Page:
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the jets were lying dead on the bottom against our, khasi ships while soldiers went on to the beachhead. we were not going to stay here long. the word was passed. we were headed for the gulf, where they needed the railroad to connect with manella. this time warships were joining us. couple of big navy transports like this fellow. only a few weeks before this was what -- was where one of the great battles of history took place. the carriers from our third and seventh fleet. workouts reposted, but the japs were still held up in these islands, even if we had them on the defensive. and we had air cover, too.
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we all carry valuable cargo. but what about that big sea ship on the starboard? 2000 american gis aboard. behind us in the column, the ist's. flashing warning someone picked up unidentified signals off the detector. lookouts strained the eyes there between the trooper and the lst, was that the order?
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[bell] we were a juicy target, this convoy. the subs were an even greater danger. they wanted bad to plant one of their japs flags on us. our experts are laying down a pattern of charges.
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from down here you can feel the concussion from the ash cans going on around us. maybe they had located. we think that we got that one but there may be others that we cannot stop find out.
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this is an ideal time for attack. below the surface another sub maybe laying in the gap. and then the plane street to the north. suddenly the signal led from
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ship to ship. all clear? all clear. the alert is over and it is a welcome rest for our deserved, strained crew, a cup of job a and a quick rest before they go on watch. except for weedie, this is his first attack. we have come through on top. the china seas belong to us now and all the carriers on the shore of a jet -- shore of asia. we have the feeling of power now. seapower in the pacific. keep pouring in the flood of american production. 10,000 ton cargo ships.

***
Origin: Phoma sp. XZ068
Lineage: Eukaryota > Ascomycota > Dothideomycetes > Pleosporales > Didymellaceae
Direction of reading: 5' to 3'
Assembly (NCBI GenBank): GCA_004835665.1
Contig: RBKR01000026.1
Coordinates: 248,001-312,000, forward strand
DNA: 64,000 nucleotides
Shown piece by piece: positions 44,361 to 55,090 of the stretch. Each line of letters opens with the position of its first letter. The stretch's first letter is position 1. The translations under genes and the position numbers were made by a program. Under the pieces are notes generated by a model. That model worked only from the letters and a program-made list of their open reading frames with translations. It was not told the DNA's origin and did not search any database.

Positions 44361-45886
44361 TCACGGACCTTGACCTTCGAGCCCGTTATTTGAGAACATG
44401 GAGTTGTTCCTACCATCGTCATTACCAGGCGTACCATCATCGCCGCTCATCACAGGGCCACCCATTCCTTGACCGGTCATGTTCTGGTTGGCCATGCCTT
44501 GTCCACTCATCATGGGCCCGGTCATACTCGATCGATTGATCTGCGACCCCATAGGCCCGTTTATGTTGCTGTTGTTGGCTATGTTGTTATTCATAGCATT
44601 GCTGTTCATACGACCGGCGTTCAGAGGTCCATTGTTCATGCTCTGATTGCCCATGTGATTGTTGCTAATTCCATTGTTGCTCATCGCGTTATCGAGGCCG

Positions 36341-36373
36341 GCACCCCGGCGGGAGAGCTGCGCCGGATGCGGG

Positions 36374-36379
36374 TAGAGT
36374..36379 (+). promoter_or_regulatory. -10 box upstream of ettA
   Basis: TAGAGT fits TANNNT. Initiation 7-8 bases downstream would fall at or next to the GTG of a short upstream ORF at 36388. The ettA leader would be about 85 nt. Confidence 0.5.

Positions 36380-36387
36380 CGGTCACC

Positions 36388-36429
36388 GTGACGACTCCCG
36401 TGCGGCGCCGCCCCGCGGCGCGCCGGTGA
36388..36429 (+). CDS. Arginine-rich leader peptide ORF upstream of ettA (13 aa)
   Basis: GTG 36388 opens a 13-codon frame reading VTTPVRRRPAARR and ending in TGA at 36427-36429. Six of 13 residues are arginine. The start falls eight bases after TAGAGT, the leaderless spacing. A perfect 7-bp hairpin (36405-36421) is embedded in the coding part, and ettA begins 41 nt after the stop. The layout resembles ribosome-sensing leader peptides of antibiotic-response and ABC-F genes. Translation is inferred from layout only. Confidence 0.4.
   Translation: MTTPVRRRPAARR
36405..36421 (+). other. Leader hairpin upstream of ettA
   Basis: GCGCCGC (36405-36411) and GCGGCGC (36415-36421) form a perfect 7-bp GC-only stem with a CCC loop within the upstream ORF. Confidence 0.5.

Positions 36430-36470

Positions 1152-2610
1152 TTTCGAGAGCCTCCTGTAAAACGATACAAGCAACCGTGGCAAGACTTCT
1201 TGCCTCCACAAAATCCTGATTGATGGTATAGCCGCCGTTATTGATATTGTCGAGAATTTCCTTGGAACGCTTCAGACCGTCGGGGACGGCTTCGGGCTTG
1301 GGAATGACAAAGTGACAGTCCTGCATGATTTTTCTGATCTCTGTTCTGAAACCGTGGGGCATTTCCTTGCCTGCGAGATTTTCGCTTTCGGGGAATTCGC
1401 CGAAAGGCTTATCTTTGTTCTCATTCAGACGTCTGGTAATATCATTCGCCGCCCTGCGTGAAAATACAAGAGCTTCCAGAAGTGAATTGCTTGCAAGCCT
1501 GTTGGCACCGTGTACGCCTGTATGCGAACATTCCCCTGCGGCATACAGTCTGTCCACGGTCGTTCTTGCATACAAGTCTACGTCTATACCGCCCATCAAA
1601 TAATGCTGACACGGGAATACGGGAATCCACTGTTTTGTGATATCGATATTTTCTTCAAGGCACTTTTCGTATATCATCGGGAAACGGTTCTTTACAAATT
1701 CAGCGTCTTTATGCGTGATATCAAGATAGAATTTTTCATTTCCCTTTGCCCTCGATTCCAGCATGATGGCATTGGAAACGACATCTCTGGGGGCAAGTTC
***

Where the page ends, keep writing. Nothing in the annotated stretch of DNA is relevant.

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rocking the sons of heaven back on their heels. we have reached our destination. the destroyer is throwing a salvo at the enemy. japs this is the gulf where the first and -- this is the gulf where the japs first invaded and 41. the lads are wasting no time.
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the enemy is shelling. here comes the landing trend they will take the smaller stuff to shore. we need something bigger to handle the railroad yard on our next. these fellows can handle the k rations. but this baby can take 70 tons. cast it off, jack, the harbor is hot and we don't want to get caught with this stuff on our decks. here's the answer. and lct, landing craft tank, ferrying us to shore, a neat trick if they can swing it. now the lieutenant charges showing them how to corral it. here is a rigor from texas.
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and then she moves. for the first time in a month now the rolling stock is put loose.
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the locomotives leave us, but they do not get away in secret. we all turned out to watch them go. getting the tenders off came next. plenty of room to spare on either side. despite the fact that the gulf was getting rougher, the word was passed to hurry up the job with faster supplies on the road